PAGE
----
Species group: Tanagers and Cardinals
Other common names: Virginia Cardinal, Redbird
Scientific name: Cardinalis cardinalis
The male Northern Cardinal is one of the world's most beautiful songbirds. As one of the most beloved birds in the United States, it has been named the official state bird of seven states. Its range has always extended south into Mexico and Central America, where it was formerly collected for sale in Europe and elsewhere.. In the twentieth century, the wild birds extended their range north to take advantage of bird feeders left out for them during cold and snowy winters. Although Americans can't keep this bird in their aviary except in the rare circumstance where they hold a license to rehab wild birds, they can easily enjoy close-up looks at its life in many areas for the price of filling a bird feeder.
The male Northern Cardinal is the well-known deep red bird with the flashy crest and tiny black face mask. The brownish female is the same shape, complete with crest, but her faded red colors are confined to her tail, wings, and crest.
45 grams (1.6 oz.)
21 - 23 centimeters (8 - 9 in.)
Both male and females can sing but the male is far more likely to. The males are often caring fathers who spend a lot of time on or near the ground feeding and watching new fledglings, while females return to sit on the next batch of eggs. Northern Cardinals do recognize the people who feed them.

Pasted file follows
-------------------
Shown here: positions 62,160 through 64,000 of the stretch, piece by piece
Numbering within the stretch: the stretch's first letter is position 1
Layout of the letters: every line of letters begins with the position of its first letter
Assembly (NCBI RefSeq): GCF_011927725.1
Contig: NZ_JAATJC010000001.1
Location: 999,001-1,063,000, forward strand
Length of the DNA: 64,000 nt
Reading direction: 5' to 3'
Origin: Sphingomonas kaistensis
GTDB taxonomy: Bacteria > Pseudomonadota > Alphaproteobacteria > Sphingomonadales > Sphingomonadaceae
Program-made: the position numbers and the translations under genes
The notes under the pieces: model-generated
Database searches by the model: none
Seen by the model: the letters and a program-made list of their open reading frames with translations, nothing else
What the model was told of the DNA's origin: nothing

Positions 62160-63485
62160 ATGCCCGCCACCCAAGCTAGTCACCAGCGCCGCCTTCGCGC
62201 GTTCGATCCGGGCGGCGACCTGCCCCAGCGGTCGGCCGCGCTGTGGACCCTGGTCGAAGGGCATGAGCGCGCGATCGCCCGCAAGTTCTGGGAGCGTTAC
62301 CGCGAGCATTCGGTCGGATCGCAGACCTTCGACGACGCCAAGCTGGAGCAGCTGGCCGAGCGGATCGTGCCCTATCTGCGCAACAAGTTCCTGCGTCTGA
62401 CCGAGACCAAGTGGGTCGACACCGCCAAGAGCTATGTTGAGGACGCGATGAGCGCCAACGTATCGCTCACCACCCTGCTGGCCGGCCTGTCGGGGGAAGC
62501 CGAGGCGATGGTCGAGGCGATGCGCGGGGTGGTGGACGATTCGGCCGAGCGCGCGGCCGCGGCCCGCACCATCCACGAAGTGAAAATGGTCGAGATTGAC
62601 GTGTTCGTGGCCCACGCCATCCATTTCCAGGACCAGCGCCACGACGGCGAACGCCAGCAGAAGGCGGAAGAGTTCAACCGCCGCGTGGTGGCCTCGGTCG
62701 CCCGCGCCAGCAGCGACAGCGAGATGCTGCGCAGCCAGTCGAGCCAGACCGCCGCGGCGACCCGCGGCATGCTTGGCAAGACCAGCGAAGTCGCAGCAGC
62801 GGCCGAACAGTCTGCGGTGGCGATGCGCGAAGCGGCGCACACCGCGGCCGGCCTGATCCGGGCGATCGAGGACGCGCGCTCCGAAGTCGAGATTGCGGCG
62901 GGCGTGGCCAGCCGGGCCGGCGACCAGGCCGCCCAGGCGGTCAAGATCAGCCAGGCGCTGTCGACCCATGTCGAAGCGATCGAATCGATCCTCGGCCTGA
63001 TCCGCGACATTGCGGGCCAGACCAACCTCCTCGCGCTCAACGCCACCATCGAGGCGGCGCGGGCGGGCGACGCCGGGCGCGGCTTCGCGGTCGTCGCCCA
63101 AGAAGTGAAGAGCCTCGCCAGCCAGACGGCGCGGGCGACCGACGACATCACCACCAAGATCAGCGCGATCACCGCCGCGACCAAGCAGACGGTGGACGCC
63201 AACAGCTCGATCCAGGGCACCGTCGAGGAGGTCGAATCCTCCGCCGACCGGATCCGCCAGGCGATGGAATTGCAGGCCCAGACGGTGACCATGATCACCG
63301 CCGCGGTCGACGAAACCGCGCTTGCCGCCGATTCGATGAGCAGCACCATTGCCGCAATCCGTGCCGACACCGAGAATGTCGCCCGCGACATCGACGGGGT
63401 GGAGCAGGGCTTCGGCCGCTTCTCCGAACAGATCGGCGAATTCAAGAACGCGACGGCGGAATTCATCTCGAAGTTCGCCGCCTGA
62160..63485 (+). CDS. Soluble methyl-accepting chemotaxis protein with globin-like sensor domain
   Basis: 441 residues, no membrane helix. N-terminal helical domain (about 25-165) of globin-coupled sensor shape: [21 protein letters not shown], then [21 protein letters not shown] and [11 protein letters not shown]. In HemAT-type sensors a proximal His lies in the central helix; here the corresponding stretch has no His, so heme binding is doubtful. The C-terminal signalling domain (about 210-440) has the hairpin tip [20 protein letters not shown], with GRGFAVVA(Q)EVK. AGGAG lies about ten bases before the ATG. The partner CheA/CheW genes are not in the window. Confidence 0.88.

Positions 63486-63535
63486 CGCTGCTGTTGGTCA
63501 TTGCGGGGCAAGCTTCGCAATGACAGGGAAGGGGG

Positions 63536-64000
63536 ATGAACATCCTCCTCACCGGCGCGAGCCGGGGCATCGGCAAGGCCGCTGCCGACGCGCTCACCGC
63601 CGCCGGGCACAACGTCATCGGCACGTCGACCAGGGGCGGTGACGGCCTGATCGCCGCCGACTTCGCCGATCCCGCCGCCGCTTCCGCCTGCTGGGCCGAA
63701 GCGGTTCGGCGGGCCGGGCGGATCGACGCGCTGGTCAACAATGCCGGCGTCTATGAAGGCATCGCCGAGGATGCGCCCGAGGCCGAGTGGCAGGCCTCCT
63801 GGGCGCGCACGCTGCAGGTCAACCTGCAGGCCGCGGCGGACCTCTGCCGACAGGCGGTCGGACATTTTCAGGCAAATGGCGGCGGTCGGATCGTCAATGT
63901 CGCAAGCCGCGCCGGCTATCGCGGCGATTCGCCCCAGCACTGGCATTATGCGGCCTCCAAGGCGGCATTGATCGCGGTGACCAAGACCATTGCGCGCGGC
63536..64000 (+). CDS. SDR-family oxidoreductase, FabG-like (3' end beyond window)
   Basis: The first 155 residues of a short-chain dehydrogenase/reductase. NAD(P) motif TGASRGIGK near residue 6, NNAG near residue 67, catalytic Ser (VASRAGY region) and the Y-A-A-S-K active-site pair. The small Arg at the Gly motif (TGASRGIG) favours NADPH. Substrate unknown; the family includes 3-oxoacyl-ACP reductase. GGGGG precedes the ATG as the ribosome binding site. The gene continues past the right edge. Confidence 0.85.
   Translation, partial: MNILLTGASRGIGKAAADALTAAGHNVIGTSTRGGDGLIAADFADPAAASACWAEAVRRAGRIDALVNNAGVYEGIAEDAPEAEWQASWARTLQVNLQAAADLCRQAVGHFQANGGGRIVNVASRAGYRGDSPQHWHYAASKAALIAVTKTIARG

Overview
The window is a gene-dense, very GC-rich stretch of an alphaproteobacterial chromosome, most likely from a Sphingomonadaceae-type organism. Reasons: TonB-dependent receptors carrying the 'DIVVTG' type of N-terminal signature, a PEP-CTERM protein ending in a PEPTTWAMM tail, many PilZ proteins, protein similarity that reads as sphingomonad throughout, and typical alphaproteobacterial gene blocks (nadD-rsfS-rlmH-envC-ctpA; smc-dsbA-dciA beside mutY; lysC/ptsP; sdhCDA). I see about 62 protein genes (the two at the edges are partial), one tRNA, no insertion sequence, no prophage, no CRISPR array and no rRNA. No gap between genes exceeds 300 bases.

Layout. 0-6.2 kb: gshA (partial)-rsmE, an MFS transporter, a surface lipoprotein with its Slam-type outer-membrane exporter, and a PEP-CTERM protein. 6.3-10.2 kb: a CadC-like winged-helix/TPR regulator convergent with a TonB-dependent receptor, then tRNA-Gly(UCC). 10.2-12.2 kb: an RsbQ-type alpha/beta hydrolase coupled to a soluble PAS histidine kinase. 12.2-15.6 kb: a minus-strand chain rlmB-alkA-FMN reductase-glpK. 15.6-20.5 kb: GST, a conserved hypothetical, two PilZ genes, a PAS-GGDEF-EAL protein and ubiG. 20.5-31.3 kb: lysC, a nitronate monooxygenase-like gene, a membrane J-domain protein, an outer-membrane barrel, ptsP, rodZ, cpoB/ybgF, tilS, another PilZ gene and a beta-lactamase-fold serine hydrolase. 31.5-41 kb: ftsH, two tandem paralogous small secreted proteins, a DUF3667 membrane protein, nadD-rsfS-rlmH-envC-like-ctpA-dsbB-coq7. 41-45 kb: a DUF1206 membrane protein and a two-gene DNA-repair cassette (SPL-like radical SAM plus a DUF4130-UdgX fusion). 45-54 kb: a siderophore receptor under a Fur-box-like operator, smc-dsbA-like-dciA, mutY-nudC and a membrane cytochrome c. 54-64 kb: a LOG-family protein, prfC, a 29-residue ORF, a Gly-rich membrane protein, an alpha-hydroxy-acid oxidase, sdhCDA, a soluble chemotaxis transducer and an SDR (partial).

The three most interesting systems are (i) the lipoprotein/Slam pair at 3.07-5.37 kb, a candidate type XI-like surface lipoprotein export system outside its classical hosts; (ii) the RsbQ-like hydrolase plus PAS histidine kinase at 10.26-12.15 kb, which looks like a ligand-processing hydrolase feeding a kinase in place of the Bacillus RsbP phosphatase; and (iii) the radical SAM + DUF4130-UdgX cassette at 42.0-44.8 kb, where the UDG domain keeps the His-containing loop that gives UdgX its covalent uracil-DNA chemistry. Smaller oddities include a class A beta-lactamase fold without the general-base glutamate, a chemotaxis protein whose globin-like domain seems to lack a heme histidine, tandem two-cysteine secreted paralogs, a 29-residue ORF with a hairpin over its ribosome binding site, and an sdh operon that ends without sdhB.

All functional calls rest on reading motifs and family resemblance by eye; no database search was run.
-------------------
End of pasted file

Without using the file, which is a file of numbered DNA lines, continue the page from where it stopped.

As aviary birds, Northern Cardinals tend to be nervous in cages. Showcase a pair or singing male in mid-sized to large well-planted enclosures. They are somewhat territorial and do best with one pair in a mixed-species aviary of birds that can hold their own, including compatible finches and/or softbills. Males can be combative with other birds with red in their plumage-- or even their own reflections. Make sure everybody has plenty of room and cover, or else consider placing each pair in its own planted flight.
As most Americans know, this tropical-looking species can be surprisingly tolerant of cold and snow as long as they have access to plenty of oil-rich seed and a snug shelter out of the wind.
Anyone who has experience feeding waxbills should find it fairly easy to keep Northern Cardinals well-fed. The backbone of the diet is a high quality small seed mix, fresh enough to sprout – and you should test it by sprouting regularly. They love the milky seeding heads of grasses, in addition to the sprouts. You should also supply a finely chopped salad that includes greens, apple, carrot, and broccoli, as well as eggfood and/or a high quality finch pellet that the birds will eat.
As you approach the breeding season, offer plenty of tiny white-skinned mealworms, waxworms, small crickets, and perhaps ant pupae or fly larvae to bring them into season. You may find it worthwhile to make a small homemade insect trap, to provide them with moths and other insects to add variety.
Written by Elaine Radford